AS-1100: Hatch lines drawn at 45&deg

    Spacing of Hatch Lines

    Hatching lines should be evenly spaced and as best fits across the object or component of the part or environment being sectioned. If the hatching coincides with one or more sides of the part then an alternative angle can be used.

    AS-1100: Hatching
    Hatching a part with 45° geometry.
    AS-1100: Hatching
    Hatching two adjacent parts.
    AS-1100: Hatching
    Hatching three adjacent parts.

    Types of Sectional Views

    Thin Sections

    Thin sections are used to show the thickness of thin parts without having to draw the material thickness out of scale. To ensure that thickness of each part is communicated clear a minimum gap of 1mm between parts is shown.

    AS-1100: Sectioning - Thin sections
    Thin section.

    Half Sections

    Any part or environment that is symmetrical can be drawn half sectioned.

    AS-1100: Sectioning - Thin sections
    Half section.

    Local Sections

    Local sections can used to avoid showing a separate sectional view. The local area being sectioned is indicated by a continuous thin irregular line.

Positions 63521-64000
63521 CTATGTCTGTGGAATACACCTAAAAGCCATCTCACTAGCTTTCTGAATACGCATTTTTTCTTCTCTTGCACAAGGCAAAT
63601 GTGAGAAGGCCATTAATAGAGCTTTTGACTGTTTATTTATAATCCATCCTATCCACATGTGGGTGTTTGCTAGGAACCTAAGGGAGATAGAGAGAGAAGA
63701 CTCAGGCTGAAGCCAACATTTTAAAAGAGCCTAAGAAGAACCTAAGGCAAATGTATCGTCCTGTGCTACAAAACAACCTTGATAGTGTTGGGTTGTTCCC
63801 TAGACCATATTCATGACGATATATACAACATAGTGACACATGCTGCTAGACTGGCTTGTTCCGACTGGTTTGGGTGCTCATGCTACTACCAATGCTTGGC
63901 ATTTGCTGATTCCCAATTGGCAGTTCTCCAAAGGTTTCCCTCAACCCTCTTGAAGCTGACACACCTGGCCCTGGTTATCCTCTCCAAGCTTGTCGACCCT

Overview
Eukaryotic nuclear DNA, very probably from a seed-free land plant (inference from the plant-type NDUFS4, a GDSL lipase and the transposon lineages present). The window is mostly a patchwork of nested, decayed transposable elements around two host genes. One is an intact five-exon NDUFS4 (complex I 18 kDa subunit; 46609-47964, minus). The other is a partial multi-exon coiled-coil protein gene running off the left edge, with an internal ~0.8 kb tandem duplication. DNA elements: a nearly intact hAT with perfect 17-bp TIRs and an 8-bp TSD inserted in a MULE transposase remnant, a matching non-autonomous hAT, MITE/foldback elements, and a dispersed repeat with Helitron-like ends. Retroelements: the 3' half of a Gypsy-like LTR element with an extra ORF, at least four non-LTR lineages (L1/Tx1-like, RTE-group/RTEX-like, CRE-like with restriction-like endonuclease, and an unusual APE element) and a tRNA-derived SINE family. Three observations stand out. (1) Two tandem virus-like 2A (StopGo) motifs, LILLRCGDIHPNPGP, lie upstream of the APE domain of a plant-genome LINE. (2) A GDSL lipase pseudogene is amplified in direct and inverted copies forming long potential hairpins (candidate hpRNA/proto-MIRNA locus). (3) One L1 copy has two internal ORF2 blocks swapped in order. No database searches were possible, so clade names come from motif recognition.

AS-1100: Sectioning -  Local sections
    Local section

    Successive Sections

    Successive sections can be drawn as removed sections when, through lack of space, the sectional views cannot be shown in normal projection.

    AS-1100: Sectioning -  Successive sections
    Successive section

    Revolved Sections

    Revolved sections are used to the cross section of an arm, rib, spoke, or bar. Revolved sections are shown by drawing the cross sectional view of the part in position with the adjacent detail drawn around the revolved view.

    AS-1100: Sectioning -  Revolved sections
    Revolved section